We have a Constitutional obligation to ensure jail inmates receive the proper medical care. This obligation is a joint responsibility with the Los Angeles County Board of Supervisors who oversee Correction Health Services. As Sheriff I would bring this issue to their attention for correction. As to the livability of our jails, I would ensure proper monitoring of the jail conditions to ensure that the facilities are regularly cleaned including but not limited to regular personal audits by the Sheriff. This current Sheriff has failed to comply with the federal decree and there are no excuses to treat any human in the conditions that were reported by the audit.
Why do you think Black people are arrested by the police at three times their share of the population? Does the department have a role in addressing this?
The bottom line is people are arrested for breaking the law. Deputies respond to thousands of encounters per year and conduct thousands of stops regardless of race. Under my Administration, LASD will never discriminate against anyone. If a crime is committed by anyone, they are arrested.
How would you approach your relationship with the Board of Supervisors?
It is critical for the Sheriff to work with the Board of Supervisors to improve the overall operations of the Los Angeles County Sheriff’s Department. I will start by offering an olive branch and opening up a dialogue to get us back to a working relationship that benefits those we serve and our Department. There is no doubt in my mind that Villanueva offered a shotgun blast day 1 by supporting a domestic violence offender for re-hire, ignored law, ignored the BOS and egotistically broadcast he had that unilateral power. That is why the Sheriff’s Department now sits in the position that the County wants to take over Sheriff’s human resources. Villanueva has rapidly dismantled contracts, relationships and the ability for the Department to be effective. I will build relationships and not emulate the divisiveness of Villanueva.
Will you comply with all subpoenas and requests for records issued by the Sheriff Civilian Oversight Commission and Inspector General?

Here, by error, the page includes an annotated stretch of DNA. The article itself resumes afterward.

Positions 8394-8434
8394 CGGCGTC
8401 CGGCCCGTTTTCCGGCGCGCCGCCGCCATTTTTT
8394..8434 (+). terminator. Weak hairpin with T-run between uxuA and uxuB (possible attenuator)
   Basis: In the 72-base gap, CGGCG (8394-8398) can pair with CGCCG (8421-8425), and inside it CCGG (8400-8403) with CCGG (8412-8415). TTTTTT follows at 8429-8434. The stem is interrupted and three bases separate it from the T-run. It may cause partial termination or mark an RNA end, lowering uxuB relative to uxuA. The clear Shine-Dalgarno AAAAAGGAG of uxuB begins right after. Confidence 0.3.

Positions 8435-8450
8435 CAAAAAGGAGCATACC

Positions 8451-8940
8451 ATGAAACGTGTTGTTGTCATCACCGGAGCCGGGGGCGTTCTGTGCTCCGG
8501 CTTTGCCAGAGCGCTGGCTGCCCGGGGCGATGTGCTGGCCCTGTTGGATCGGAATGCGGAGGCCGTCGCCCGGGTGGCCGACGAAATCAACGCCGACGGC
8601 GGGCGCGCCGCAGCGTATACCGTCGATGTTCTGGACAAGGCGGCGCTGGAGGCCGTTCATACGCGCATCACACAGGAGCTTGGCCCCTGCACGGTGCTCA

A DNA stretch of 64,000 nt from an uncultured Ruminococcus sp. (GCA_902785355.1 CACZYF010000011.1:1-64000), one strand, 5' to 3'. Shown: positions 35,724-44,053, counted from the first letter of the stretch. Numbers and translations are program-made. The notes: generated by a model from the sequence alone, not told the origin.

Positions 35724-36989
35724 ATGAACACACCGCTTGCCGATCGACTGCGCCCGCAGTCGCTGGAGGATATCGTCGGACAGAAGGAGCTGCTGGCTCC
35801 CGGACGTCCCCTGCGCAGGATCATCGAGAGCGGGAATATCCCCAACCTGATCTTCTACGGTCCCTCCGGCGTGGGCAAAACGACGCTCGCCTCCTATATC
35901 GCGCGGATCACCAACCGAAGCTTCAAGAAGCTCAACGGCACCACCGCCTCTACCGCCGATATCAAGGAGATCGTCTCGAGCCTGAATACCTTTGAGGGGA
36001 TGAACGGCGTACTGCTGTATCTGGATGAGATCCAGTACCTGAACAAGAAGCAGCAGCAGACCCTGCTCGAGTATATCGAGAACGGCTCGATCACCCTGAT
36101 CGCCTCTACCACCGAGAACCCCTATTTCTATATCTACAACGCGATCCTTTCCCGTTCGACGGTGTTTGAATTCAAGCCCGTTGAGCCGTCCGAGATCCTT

I will uphold the Rule of Law and comply with all legally binding subpoenas and legal requests for records.
What will you do to improve transparency at the Sheriff’s Department? Specifically, how would you make the department more responsive to Public Records Act requests under Senate Bill 1421, which requires law enforcement agencies to release information about deputies who were involved in shootings and serious uses of force, and/or were found to have lied or committed sexual misconduct on the job?
As the Law and Order Candidate, I will follow the law and cooperate with all legal processes as opposed to the incumbent who is non-cooperative, applies the law as it benefits him, and had to be ordered by a Judge to appear and give testimony to OIG.
Will you enforce the county’s vaccine mandate with deputies? There’s a lot of resistance in the department to vaccination; what steps would you take to get more deputies vaccinated?
I support personal freedoms. But, I will develop a positive working relationship with the BOS to ensure my Deputies are in compliance with Federal, State, and local mandates. I am fully vaccinated, However, I will not mandate personnel to get vaccinated.
Do you support the recall of District Attorney George Gascón? If so, why?
George Gascon is the biggest threat to public safety in Los Angeles. His pro-criminal directives have caused a rise in crime in the most vulnerable communities. He has supported the release of violent criminals back into our communities to re-offend and re-victimize. Criminals publicly gloat over their light sentences in jailhouse phone calls and consider him a friend. That is not what an elected law enforcement Official should be known for. I fully support the Recall effort.
Villanueva created Gascon knowing Gascon’s track record, knowing his failures, knowing his weak on crime theories, knowing crime would escalate in Los Angeles County —-- by ignoring, abandoning and leaving Jackie Lacey with NO ENDORSEMENT FROM THE SHERIFF. Indeed, Villanueva can’t blame Gascon when he endorsed his entry by vacating Lacey.
Learn about the rest of the candidates in our guide to the sheriff’s race .